The BB program shares a similar mission as Children’s Miracle Network, both organizations are providing resources to hospitals so infants and children receive the absolute best care possible. We need people to: 1. Learn about the preemie crises going on in the US, March of Dimes is trying to help curtail the problem, but they need help spreading the word about prenatal health. 2. Donate to Brave Beginnings and organizations like Children’s Miracle Network until hospitals have all the equipment that they need. 3. Spread the word to your social media network, friends and family that there are many babies that will be kids and adults someday and all of us have a duty to help the babies get the best start possible. And ask your friends to take a look at Brave Beginnings, help us put ourselves out of business.
What types of issues can premature babies have? Do any issues surface later in life? Important growth and development occur throughout pregnancy – especially in the final months and weeks. Because they are born too early, preemies weigh much less than full-term babies. They may have health problems because their organs did not have enough time to develop. Preemies need special medical care in a NICU where they stay until their organ systems can work on their own. 46% of all preemies born at 28 weeks face lifelong complications such as, chronic lung disease, blindness, life-threatening intestinal inflammation and cognitive delays.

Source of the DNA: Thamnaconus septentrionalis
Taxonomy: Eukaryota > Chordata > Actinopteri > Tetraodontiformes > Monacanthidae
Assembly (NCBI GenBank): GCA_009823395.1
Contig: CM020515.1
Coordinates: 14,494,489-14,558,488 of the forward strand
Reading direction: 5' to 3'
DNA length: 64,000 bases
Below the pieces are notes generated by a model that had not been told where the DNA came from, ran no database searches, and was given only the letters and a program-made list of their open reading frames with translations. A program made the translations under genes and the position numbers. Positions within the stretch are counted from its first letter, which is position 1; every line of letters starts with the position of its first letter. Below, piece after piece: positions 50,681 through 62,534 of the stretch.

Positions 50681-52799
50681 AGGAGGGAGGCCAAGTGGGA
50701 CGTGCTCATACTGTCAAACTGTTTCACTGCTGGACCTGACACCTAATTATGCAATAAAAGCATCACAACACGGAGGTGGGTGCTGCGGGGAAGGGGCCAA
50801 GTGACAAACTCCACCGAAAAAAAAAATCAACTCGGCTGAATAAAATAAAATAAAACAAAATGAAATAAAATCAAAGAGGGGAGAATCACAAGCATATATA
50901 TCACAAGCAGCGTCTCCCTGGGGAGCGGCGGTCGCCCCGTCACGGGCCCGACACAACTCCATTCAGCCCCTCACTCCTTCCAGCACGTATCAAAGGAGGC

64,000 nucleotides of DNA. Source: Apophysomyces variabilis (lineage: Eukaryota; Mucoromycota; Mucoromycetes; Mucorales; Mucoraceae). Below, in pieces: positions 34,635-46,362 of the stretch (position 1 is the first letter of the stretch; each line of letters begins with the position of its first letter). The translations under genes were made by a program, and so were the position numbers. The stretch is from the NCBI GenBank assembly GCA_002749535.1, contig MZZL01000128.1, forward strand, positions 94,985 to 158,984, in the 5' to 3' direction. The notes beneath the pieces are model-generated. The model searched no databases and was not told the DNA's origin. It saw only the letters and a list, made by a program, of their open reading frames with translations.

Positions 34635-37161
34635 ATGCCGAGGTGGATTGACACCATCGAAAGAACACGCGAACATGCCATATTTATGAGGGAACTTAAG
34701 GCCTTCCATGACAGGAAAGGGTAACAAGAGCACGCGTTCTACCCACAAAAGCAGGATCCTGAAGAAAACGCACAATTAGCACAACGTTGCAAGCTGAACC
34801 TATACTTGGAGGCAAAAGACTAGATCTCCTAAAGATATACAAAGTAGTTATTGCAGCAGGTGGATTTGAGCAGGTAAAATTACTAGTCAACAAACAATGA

What types of equipment does a NICU need to help care for premature babies?
In any given modern NICU there are more than 20 pieces of equipment that are vital to the well-being of preemies. Two of the most commonly requested pieces of equipment are Giraffe Omnibeds and Transport units.